Posted by Kirby Wirby on April 9, 2007
Keep in mind that defining a column as VARCHAR will only save space if the data in a particular column is variable in length. I've worked on plenty of data sets where data in a given column is fixed in size -- e.g., code values or indicator/flag fields. In these cases, it's more space-efficient to use CHAR. Consider the case of an indicator field where the value is either 'Y' or 'N'. If defined as a CHAR, the field requires only one byte. However, if defined as a VARCHAR, the field requires two bytes. I worked on a multi-terabyte project at Bank of America where the DBAs actually went to the trouble to rebuild some tables that contained numerous flag or indicator fields because the fields were originally defined as VARCHAR(1) instead of CHAR(1).
  Posted by San jeet on May 7, 2007
"Before MySQL 5.0.3, trailing spaces are removed from values when they are stored into a VARCHAR column; this means that the spaces also are absent from retrieved values."

Post mySQL 5.0.3, if you are stuck with trailing whitespace in a VARCHAR column, you can remove it through a two step process:

1) alter column type to char
2) alter column type back to varchar.

  Posted by Philip Gollucci on September 15, 2008
in regards to the above (stripping trailing whitespace)

update table t
set c = rtrim(c);

or you can use trim(), or ltrim()

  Posted by Michał Sierzchuła on July 21, 2009
When I try to save IP of visitor to VARCHAR (12) I noticed that, saving IP with dots and ending 0, like is writed like FLOAT without 0 on end of number,

It takes me 8h to resolve this simple problem ;) and save value in other type :)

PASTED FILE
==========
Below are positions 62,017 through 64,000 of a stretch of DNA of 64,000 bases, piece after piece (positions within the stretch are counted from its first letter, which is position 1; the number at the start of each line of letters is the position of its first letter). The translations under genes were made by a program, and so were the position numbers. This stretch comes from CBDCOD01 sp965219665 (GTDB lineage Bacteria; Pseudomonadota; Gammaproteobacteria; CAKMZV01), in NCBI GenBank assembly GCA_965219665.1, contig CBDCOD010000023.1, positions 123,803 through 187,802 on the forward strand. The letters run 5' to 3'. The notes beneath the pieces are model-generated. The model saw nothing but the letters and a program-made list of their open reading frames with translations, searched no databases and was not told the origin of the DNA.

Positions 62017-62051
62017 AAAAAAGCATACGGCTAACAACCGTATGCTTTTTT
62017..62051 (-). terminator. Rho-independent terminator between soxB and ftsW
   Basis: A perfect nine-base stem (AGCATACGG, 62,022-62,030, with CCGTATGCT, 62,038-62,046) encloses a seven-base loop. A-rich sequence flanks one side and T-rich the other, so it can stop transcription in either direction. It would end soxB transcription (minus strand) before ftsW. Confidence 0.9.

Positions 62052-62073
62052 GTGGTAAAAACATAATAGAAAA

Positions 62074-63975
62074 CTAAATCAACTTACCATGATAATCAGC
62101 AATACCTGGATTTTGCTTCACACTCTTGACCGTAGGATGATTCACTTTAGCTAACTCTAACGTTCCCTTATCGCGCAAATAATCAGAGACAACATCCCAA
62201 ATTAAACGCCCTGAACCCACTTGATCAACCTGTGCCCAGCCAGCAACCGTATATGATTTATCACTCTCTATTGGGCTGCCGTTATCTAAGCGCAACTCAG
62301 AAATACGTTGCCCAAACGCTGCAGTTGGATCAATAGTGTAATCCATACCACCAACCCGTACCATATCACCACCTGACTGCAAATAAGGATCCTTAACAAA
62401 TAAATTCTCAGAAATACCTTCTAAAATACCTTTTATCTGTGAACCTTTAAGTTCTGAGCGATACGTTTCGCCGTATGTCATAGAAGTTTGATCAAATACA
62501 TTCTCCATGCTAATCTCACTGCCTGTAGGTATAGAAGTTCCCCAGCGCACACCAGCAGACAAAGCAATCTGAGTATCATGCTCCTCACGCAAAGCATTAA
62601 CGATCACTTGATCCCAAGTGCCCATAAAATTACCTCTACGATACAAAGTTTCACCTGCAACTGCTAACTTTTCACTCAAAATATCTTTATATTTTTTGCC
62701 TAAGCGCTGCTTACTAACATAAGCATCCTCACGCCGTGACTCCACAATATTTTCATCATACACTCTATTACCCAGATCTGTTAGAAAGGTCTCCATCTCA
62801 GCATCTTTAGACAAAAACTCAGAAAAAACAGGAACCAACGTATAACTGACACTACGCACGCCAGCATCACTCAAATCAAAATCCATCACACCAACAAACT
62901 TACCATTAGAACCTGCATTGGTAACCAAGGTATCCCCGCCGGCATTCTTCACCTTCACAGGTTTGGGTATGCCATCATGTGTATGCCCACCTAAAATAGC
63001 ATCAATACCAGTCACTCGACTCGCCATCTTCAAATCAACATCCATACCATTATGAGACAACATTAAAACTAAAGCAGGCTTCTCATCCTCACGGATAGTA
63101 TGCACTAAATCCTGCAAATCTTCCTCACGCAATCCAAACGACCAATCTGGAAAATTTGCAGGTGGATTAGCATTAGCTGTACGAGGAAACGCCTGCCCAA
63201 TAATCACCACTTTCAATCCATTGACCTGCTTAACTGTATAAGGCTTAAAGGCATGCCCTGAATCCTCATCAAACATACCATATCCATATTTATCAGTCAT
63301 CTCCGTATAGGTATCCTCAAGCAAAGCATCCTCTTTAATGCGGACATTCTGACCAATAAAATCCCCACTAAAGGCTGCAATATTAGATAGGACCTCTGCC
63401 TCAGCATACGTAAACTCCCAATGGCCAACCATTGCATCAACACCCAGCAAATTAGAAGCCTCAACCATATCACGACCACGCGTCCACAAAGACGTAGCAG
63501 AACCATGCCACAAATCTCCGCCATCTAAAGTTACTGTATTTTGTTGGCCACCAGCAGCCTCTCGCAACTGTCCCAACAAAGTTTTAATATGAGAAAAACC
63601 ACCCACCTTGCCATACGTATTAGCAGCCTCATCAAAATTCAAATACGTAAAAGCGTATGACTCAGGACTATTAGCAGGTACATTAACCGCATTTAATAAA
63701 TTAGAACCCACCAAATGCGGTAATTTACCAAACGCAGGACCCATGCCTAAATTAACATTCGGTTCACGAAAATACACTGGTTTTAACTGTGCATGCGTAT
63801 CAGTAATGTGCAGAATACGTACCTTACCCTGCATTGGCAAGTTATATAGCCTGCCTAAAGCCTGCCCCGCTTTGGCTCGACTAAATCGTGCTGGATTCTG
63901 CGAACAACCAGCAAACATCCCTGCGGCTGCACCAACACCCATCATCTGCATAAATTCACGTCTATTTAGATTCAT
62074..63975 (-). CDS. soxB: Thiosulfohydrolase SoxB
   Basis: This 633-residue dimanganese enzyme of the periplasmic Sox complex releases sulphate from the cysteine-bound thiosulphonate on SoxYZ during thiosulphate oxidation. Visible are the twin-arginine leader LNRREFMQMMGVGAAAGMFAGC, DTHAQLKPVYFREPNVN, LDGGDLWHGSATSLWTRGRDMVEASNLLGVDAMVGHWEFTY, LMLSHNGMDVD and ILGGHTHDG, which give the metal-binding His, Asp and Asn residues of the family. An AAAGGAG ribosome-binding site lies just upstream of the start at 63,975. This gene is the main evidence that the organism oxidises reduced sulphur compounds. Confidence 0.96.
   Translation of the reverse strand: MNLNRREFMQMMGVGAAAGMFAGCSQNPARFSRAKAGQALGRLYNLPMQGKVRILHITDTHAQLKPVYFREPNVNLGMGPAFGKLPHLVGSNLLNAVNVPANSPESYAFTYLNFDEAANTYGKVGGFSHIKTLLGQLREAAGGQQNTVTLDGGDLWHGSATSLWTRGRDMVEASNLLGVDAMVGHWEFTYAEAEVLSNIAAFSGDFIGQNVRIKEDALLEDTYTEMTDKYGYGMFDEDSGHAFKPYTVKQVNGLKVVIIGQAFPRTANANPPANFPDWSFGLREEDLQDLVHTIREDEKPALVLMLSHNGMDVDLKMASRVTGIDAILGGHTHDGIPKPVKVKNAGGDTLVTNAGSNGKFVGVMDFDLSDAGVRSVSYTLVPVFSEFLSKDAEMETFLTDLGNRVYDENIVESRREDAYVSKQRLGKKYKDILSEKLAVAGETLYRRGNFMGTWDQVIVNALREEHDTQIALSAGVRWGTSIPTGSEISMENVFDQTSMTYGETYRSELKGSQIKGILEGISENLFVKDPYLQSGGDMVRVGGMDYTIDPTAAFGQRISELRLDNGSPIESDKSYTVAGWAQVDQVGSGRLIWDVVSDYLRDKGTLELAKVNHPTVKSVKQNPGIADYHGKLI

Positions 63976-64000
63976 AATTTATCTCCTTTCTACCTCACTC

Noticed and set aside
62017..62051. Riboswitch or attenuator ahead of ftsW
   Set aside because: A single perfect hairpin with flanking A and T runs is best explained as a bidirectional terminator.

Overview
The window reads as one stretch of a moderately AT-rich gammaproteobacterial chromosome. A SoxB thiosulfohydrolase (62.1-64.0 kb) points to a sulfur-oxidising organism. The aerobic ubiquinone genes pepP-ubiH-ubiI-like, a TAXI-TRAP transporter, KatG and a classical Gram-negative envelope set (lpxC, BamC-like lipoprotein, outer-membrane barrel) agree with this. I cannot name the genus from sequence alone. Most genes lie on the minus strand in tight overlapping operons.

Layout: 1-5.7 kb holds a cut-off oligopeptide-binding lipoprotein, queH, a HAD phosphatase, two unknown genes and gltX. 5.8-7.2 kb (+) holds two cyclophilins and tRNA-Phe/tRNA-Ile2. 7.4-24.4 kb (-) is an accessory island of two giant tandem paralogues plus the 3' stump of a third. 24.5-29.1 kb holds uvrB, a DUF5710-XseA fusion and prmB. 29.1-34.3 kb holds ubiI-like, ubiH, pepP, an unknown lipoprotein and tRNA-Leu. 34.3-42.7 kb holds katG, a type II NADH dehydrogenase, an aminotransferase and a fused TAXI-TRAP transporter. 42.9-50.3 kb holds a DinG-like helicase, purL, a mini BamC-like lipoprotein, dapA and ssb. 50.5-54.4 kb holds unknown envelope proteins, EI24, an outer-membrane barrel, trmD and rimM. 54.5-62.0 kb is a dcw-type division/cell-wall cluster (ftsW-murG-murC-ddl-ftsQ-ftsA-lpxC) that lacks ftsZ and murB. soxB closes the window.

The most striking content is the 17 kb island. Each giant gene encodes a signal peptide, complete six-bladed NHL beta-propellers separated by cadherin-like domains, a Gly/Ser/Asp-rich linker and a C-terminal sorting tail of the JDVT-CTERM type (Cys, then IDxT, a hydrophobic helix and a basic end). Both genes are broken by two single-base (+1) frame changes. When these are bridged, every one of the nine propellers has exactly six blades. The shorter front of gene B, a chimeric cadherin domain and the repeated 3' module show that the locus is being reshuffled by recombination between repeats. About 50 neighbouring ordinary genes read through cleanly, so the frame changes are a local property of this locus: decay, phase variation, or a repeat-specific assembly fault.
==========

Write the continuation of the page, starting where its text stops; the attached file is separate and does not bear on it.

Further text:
Posted by Andrew Deighton on July 22, 2009
In reply to Michał Sierzchuła above:
This is because you have 13 characters you are trying to put into a varchar(12) field, not because of the trailing 0. You need 15 characters to store an IP address, 12 digits and 3 dots.
  Posted by Alex Palmer on July 23, 2009
Yes, you do need a maximum of 15 characters to store an IP address as a string.
Alternatively you can save a lot of space by storing your IPs as 4-byte unsigned integers. Then use ip2long(), long2ip() string conversions in your application layer.
  Posted by Matt Simerson on September 11, 2009
The best way to store an IP addresses in a RDBMS is by converting it into an INT.
MySQL is especially nice because it will do the conversion between INT and
dotted quad for you. See the INET_ATON and INET_NTOA functions. You'll find
queries like this all over in my code:
SELECT INET_NTOA(ip) from ips;
  Posted by Bill Meier on June 18, 2012
Note that if you use the built in IP functions the column must be declared as UNSIGNED INT so IP addresses and up are handled correctly.